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A Look at Europe's Weirdest, and Sometimes Cushiest, Prisons

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Russia's prison system doesn't exactly have a reputation for luxury, what with the legendary overcrowding—in one case, 10,000 prisoners are housed in a building designed for 3,000—and rampant spread of a resistant strain of tuberculosis. At least one corrupt prison warden is trying to change all that, by charging wealthy inmates for cushy extras like comfy furniture, flat-screen televisions, and aquariums (above). Those inmates were also supplied with booze and, in one case, sushi. Isn't there a happy medium between stuffing three inmates in every bed and having them sloshed and well fed? If so, the Russkies haven't discovered it yet, but other countries are giving it a shot, not all with, how do we put this, appropriate results.

? The Austrians apparently have a high rate of petty theft, and as one commenter pointed out, they're all probably just trying to get in the doors of this modern apartment-style complex. Located in the southeastern state of Styria, the building was designed by architect Joseph Hohensinn and includes both a court and the prison. A 2009 article in the New York Times magazine declared that, in the US anyway, the facility's "public profile has been limited to a series of...mocking blog posts"—sorry!—but that the prison was being treated as a model for future prisons across Europe.

? Up north in Norway, the similarly modern Halden Prison houses some of the country's worst offenders under maximum security. While most Americans might assume that means thick concrete walls and windowless cells, in Norway, where the justice system is geared toward rehabilitation, the prison looks more like a college dorm. A dorm where everyone gets their own bathroom, fridge, flat-screen TV, and cutesy comforter. And this wasn't a cheap exercise either. The Banksy-style street art alone, painted by the Norwegian artist Dolk, cost $1M.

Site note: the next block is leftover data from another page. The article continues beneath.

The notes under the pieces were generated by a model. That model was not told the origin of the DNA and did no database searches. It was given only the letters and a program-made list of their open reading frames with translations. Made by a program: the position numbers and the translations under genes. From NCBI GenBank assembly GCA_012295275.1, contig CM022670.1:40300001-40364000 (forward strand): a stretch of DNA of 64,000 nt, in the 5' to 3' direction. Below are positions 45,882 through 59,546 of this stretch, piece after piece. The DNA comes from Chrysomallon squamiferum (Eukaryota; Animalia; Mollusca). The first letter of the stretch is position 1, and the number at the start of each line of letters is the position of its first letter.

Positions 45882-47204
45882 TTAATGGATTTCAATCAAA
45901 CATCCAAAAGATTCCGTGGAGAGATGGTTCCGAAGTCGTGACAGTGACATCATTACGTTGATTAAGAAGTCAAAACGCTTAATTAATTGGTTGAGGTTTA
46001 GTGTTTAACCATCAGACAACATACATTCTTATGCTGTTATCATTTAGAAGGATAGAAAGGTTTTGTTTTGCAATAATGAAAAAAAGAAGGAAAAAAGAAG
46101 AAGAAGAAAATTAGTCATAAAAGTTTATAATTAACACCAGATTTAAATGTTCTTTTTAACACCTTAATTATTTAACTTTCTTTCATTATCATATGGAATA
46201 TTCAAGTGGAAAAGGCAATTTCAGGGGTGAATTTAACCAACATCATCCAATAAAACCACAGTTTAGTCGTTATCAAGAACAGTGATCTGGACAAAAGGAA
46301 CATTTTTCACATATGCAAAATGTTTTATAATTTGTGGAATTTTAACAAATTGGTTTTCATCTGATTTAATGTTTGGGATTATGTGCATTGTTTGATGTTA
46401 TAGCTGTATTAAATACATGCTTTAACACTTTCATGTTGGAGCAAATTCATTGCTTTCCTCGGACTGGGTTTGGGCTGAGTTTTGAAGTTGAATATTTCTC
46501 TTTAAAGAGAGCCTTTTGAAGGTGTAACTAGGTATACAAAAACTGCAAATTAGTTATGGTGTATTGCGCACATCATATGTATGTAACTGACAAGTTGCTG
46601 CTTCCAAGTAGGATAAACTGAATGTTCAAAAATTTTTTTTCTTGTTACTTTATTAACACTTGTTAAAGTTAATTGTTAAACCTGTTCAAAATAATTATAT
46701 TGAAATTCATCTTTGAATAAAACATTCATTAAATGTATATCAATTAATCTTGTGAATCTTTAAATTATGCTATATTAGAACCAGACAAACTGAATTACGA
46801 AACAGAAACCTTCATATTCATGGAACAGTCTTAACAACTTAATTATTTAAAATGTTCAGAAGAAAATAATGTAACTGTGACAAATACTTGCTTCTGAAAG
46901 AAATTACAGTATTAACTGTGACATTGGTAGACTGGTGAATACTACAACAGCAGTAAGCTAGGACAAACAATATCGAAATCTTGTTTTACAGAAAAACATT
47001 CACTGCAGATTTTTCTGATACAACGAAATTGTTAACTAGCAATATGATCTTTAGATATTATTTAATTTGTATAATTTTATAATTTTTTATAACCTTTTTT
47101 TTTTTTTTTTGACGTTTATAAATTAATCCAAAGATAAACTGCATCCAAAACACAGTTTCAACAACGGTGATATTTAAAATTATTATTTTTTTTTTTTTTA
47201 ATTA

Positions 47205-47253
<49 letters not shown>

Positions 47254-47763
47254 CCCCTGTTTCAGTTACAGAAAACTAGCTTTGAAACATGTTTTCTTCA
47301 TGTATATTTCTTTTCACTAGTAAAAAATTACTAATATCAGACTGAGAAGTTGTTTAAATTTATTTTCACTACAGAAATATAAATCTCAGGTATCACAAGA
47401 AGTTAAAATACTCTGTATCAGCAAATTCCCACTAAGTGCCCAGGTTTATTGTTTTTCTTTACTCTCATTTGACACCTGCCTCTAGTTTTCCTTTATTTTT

? In Spain, the prisons aren't so clean and modern, except for a small cell block at Aranjuez Prison with so-called "family cells." Equipped to accommodate imprisoned spouses and their children, the jail has its own nursery school, playground, and child-rearing classes. One couple, a convicted murder and a drug trafficker, bore a child behind the prison walls.

? Prison officials in the United Kingdom haven't yet caught the modernization bug. In fact, some of the country's jails are serious relics. This one, believed to be among the smallest lock-ups in the world, was built in 1856 and houses just two inmates at a time. While technically this is just a holding cell for the island of Sark, it is the only such facility on the isle. Apparently, large-scale brawls are a rarity.

· Russian prison governor sacked for allowing luxury jail cells [Telegraph via Business Insider]
· Austria's Five-Star Prison [Glory of Carniola]
· Behind Bars...Sort Of [NYT]
· The Super-Lux Super Max [Foreign Policy]
· Toddlers behind bars [USA Today]
· World's Smallest Prison : Sark [Sight by Walk]